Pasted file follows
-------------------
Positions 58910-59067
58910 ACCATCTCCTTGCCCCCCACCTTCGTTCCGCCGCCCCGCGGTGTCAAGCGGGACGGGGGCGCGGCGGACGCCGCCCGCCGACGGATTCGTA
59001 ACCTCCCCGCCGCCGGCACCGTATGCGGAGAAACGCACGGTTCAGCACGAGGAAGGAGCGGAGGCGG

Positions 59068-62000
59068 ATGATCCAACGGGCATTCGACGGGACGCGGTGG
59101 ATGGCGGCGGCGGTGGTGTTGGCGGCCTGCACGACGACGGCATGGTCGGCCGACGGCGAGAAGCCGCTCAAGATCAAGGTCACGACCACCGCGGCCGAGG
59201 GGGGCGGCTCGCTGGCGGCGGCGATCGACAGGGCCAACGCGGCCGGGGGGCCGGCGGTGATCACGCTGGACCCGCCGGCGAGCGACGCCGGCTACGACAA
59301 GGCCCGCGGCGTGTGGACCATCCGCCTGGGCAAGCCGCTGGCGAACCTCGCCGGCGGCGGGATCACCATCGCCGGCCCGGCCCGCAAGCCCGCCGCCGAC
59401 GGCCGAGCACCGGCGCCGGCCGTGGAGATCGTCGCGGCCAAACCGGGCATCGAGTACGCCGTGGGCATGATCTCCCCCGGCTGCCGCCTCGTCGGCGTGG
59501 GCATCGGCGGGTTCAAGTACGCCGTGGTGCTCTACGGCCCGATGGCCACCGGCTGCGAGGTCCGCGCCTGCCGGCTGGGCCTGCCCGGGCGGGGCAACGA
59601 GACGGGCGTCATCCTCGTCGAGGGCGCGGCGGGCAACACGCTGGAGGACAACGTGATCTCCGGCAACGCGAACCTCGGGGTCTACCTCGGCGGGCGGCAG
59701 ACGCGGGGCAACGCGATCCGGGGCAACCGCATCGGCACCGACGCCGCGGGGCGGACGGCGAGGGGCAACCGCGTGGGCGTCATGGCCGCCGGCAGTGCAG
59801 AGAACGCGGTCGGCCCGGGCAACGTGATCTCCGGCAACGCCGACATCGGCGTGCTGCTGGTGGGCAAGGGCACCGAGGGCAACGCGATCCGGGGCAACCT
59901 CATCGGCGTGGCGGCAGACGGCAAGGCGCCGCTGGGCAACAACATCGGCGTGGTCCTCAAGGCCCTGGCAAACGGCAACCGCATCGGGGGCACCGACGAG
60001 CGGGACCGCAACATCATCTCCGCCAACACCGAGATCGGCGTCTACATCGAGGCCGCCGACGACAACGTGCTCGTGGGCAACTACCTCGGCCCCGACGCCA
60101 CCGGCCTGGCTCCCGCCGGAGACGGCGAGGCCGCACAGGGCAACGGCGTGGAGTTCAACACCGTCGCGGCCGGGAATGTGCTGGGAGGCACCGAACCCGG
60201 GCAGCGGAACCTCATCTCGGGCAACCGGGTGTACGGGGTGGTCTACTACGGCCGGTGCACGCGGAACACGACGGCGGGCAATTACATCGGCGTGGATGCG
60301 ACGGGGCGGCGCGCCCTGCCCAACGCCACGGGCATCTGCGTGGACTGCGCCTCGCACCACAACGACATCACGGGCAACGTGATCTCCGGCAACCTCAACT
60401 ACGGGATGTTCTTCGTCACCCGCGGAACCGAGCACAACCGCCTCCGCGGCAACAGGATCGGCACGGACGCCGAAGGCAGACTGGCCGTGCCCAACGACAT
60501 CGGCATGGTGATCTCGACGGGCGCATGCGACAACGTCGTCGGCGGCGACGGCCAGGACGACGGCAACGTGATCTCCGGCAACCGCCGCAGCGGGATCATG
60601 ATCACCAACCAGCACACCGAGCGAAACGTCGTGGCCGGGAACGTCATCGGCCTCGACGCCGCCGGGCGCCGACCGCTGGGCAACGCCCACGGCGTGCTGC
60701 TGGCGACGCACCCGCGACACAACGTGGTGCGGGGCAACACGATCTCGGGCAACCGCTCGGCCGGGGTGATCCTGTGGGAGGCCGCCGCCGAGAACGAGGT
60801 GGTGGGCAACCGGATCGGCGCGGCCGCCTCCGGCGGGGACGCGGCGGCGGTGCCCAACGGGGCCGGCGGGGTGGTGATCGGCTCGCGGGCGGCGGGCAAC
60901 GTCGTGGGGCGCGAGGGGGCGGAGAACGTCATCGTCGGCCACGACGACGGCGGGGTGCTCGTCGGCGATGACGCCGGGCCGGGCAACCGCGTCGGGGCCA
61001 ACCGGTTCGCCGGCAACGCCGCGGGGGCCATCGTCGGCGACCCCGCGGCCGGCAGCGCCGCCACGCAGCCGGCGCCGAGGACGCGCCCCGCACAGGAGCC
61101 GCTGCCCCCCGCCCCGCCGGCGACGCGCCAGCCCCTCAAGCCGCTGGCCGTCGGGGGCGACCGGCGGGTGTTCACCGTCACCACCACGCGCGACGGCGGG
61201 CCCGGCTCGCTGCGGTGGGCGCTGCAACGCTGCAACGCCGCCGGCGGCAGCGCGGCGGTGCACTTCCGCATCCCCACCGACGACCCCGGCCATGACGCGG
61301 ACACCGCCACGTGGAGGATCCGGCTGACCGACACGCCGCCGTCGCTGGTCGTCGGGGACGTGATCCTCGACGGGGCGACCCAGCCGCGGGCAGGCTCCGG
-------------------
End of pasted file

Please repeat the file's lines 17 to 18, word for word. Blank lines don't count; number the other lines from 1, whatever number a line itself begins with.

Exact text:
60201 GCAGCGGAACCTCATCTCGGGCAACCGGGTGTACGGGGTGGTCTACTACGGCCGGTGCACGCGGAACACGACGGCGGGCAATTACATCGGCGTGGATGCG
60301 ACGGGGCGGCGCGCCCTGCCCAACGCCACGGGCATCTGCGTGGACTGCGCCTCGCACCACAACGACATCACGGGCAACGTGATCTCCGGCAACCTCAACT